Covington High School Students' Confrontation With Native American Activists

Covington High School Students' Confrontation With Native American Activists

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Updated Jun 29, 2021 at 02:42PM EDT by Rose Abrams.

Added Jan 21, 2019 at 10:17AM EST by Don.

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Overview

Covington High School Students' Confrontation With Native American Activists refers to an online controversy surrounding video footage of students from the Covington Catholic High School attending a pro-life march engaging with a group of Native American activists from the Indigenous Peoples' March and a group of Black Hebrew Israelites near the Lincoln Memorial in Washington, D.C. After video of the incident widely circulated online in late January 2019, many accused the students of bigotry against Native Americans, while others claimed extended footage of the incident exonerated the students of any wrongdoing.

Background

On January 18th, 2019, Instagram user @ka_ya11 posted video footage of a Covington High School student wearing a "Make American Great Again" hat and smiling in front of Native American veteran Nathan Phillips drumming while singing a prayer chant (shown below).



Developments

The following day, Shaun King reposted the video, along with the message "I am so deeply grieved and angry by this as young kids in MAGA hats surrounded and mocked a beloved Native American elder yesterday" (shown below). Within 48 hours, the tweets gained over 69,500 likes and 22,800 retweets.




Also on January 19th, actor Chris Evans tweeted about the video, calling it "appaling" and "shameful" and praising Phillips "incredible strength and dignity" (shown below). Over the next two days, the tweet gathered more than 213,000 likes and 35,000 retweets.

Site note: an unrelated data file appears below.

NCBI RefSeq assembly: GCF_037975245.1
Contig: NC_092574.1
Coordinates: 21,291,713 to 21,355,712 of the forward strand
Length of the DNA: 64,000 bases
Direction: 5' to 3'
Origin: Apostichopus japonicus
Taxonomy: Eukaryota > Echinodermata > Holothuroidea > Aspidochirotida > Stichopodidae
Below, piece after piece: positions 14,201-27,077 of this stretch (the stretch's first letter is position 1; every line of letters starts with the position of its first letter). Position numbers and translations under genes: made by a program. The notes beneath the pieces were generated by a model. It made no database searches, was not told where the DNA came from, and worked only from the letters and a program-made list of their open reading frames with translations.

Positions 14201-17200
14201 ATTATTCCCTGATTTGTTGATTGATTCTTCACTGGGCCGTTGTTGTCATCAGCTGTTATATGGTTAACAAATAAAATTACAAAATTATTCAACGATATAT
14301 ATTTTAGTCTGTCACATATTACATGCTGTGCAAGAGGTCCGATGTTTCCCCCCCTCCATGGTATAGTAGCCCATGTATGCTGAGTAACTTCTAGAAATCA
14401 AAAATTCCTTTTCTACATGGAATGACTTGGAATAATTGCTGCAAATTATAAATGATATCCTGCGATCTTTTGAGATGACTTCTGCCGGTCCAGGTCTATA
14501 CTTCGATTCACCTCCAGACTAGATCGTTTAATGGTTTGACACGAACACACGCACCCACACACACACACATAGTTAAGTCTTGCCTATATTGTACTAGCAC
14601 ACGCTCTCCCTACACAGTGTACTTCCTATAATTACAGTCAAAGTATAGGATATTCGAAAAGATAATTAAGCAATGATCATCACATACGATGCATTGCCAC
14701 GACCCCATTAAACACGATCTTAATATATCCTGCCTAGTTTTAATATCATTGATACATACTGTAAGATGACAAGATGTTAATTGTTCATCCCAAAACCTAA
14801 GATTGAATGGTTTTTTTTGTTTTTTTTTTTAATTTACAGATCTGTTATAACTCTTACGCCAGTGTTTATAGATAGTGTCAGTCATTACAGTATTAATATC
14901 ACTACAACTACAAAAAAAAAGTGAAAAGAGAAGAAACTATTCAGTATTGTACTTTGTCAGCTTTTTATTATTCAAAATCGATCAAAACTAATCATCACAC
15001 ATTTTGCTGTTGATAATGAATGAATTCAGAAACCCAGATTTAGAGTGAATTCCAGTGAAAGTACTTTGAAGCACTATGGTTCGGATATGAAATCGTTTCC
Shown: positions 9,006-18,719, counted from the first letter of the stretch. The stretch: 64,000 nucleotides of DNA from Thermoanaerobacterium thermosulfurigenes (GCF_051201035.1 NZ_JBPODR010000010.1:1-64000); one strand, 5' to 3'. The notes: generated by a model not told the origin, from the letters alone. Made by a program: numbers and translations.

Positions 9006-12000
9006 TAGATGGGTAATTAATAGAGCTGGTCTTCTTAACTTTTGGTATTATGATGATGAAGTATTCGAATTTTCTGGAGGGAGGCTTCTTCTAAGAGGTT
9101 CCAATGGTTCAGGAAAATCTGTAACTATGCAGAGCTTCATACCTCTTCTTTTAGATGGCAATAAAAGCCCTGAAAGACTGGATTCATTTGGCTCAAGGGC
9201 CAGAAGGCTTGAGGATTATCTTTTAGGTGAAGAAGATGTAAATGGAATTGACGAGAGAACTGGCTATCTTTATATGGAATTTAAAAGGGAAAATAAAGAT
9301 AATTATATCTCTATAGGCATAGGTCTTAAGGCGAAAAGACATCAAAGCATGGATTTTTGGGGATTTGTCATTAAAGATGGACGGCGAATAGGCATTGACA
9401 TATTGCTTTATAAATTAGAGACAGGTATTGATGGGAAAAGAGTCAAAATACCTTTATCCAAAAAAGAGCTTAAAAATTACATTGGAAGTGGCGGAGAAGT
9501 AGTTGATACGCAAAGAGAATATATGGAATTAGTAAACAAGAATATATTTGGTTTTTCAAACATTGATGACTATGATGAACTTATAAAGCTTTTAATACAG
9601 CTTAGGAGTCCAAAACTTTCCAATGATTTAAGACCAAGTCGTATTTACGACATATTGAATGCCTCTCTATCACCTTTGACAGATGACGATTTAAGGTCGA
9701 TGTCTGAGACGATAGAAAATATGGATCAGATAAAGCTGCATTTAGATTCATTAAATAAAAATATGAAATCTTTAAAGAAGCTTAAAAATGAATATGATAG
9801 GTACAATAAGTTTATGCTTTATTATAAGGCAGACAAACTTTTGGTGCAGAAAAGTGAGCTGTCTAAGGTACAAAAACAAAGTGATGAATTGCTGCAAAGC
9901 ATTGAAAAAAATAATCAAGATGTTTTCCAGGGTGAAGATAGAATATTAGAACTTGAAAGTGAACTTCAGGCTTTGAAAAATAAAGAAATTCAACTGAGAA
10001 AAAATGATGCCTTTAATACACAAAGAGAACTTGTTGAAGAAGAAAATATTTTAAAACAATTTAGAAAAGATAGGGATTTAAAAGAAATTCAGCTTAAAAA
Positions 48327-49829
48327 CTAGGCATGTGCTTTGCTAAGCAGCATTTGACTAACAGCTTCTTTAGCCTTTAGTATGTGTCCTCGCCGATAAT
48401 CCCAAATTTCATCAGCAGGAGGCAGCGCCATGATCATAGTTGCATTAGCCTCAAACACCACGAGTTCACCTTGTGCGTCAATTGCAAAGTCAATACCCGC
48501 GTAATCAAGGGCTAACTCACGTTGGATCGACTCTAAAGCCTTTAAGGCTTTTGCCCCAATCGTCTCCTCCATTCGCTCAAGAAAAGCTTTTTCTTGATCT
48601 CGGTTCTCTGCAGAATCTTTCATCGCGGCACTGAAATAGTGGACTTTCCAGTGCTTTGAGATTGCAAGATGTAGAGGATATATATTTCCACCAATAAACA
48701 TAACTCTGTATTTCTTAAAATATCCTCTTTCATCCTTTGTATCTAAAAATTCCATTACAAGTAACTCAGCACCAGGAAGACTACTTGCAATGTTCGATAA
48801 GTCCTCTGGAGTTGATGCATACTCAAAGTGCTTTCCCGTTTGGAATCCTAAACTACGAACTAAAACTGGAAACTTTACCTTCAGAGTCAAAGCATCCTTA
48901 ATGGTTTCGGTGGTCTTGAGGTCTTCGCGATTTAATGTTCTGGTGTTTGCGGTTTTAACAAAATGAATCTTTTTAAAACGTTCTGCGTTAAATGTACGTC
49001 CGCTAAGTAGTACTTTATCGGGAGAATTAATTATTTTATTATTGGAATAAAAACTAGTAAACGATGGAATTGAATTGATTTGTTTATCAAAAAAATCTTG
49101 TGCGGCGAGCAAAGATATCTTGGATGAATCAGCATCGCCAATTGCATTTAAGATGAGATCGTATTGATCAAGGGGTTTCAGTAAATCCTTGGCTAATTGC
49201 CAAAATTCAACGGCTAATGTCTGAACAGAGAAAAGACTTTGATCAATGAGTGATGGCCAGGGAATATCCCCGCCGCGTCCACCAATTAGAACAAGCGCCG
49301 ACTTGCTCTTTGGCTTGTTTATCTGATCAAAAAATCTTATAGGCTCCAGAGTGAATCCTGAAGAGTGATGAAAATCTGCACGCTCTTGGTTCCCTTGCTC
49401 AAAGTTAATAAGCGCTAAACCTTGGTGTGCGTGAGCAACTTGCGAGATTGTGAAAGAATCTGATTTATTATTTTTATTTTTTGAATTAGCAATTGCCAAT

Chris Evans @ChrisEvans This is appalling. The ignorance. The gall. The disrespect. It's shameful. And sadly on brand. When something like this isnt even surprising. it's evidence to our place in the cycle of recreating our darker chapters. That Native American man showed incredible strength and dignity

Meanwhile, YouTuber Philip DeFranco uploaded a video condemning the students for disrespecting the Native American veteran (shown below).



Also on January 19th, author Reza Aslan tweeted[2] a black-and-white screencap from the video, along with the message "Have you ever seen a more punchable face than this kid's?" (shown below).


Reza Aslan @rezaaslan Honest question. Have you ever seen a more punchable face than this kid's?

Phillips' Statements

On January 20th, the Detroit Free Press[1] published an interview with Phillips, in which he claimed he approached the students because they were "in the process of attacking these four black individuals."

"They were in the process of attacking these four black individuals. I was there and I was witnessing all of this … As this kept on going on and escalating, it just got to a point where you do something or you walk away, you know? You see something that is wrong and you're faced with that choice of right or wrong. "

Nick Sandmann's Statement

On January 20th, 2019, CNN[3] published a statement written by Nick Sandmann, the student shown smiling in the video footage, who claimed he was smiling because he "wanted him to know that I was not going to become angry, intimidated or be provoked into a larger confrontation." Additionally, Sandmann claimed that prior to Phillips' arrival, the group of students were called "racists," "bigots," "white crackers," "faggots" and "incest kids" by a group of Black Hebrew Israelites.

Extended Footage

That day, YouTuber M Vav uploaded an extended version of the incident recorded by Black Hebrew Israelites, which shows the group saying various obscenities at the Covington students before Philips approaches the group (shown below).



On January 20th, the news site Reason[7] published an article by writer Robby Soave titled "The Media Wildly Mischaracterized That Video of Covington Catholic Students Confronting a Native American Veteran," which claimed the additional footage from the incident showed the students "remained relatively calm and restrained" while being subjected to "verbal abuse" by the Black Hebrew Israelites. The article noted that during the incident, Phillips "put himself between the teens and the black nationalists," leading the teens to join in on Phillips' chanting.